4. The rental structures for this type of larger tenant will be different and sometimes based on turnover with a base rental.  On a ‘per square foot’ or ‘per square meter’ basis the rents will be considerably less that the rent that is paid by the smaller specialty tenants.
  5. The anchor tenant should be heavily involved in the marketing of the retail property with all the other specialty tenants.  There should be a marketing levy for all tenants to contribute to.  As to how that levy is implemented and controlled is a question for shopping center management.

In closing on these points, it should be said that the lease structure for a larger tenant of ‘anchor’ status will likely be a lot different than the standard lease applied to the ordinary tenants.  An expert retail leasing specialist can bring a lot of relevance to the lease negotiation process and thereby optimise the integration of the main tenant into the mix of others.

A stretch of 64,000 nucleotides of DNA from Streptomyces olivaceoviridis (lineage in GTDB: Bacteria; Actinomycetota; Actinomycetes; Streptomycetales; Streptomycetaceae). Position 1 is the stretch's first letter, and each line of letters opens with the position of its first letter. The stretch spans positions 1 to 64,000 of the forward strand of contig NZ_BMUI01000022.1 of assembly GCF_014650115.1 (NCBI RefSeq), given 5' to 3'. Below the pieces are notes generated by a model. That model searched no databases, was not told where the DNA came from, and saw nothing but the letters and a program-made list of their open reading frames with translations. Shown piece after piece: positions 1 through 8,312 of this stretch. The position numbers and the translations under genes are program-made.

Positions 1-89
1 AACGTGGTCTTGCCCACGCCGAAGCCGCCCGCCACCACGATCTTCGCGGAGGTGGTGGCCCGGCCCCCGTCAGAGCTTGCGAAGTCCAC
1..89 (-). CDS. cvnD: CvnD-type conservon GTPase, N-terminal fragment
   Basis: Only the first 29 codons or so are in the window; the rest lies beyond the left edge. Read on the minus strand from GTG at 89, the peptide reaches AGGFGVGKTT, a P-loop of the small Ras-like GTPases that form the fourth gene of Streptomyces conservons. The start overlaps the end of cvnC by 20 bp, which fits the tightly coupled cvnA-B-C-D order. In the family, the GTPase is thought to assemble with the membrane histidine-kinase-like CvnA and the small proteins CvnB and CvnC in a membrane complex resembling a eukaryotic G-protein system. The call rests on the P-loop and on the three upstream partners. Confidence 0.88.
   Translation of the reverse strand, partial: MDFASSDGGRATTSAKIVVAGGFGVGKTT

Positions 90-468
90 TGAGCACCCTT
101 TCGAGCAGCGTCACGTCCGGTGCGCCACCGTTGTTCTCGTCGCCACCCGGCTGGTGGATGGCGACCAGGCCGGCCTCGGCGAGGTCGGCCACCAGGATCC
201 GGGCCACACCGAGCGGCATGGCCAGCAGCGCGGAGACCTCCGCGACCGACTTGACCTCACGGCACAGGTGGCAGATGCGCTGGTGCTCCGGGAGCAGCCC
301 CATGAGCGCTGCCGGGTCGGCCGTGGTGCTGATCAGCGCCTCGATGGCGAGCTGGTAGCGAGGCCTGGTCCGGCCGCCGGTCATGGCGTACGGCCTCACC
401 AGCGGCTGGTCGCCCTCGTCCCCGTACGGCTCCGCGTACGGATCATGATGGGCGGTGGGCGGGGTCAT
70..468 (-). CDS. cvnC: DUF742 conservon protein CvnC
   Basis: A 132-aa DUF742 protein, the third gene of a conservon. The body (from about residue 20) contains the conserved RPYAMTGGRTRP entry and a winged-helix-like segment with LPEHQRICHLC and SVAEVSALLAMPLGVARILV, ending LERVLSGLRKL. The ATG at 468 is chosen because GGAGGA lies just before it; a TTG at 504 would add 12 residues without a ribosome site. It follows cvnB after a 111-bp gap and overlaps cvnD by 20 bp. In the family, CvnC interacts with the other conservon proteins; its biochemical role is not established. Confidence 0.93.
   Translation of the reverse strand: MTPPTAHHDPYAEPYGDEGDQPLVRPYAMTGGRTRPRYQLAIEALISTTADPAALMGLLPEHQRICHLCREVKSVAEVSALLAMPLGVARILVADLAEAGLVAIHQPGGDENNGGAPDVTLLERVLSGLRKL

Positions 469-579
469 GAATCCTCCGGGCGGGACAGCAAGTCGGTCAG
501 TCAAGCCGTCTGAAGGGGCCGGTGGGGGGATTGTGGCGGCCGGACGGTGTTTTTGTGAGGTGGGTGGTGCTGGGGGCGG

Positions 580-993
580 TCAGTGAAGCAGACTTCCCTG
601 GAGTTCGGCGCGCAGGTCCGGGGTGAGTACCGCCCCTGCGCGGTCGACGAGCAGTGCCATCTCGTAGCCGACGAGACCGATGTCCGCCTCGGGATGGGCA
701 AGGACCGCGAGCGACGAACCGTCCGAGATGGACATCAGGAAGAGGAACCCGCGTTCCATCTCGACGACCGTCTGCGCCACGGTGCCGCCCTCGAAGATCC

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Shop Leasing Factors in Retail Shopping Centre Performance

When you have a retail property to lease, there are some important pieces of information that you will need to build a leasing strategy and any marketing process.  Gather the facts before you take steps towards lease marketing or lease negotiation.

Retail Property performance will vary substantially from location to location and city to city.  It is therefore very hard to compare retail properties in diverse locations.  You must know your market in a comprehensive way.  Here are some tips to help you with gathering the right facts relative to leasing any retail vacancy:

  1. Occupancy costs need to be assessed relative to the vacancy.  Occupancy costs will include rental, outgoings, and other sundry charges that apply to leasing and the vacant space.  Any tenant will question the costs and understand the viability of the business to apply in the location.  Occupancy costs and the ability to make sales will vary by location in the property, and by the type of tenant.  This then says that there is a difference in sales and turnover capability between tenant types; they also have differing profit margins.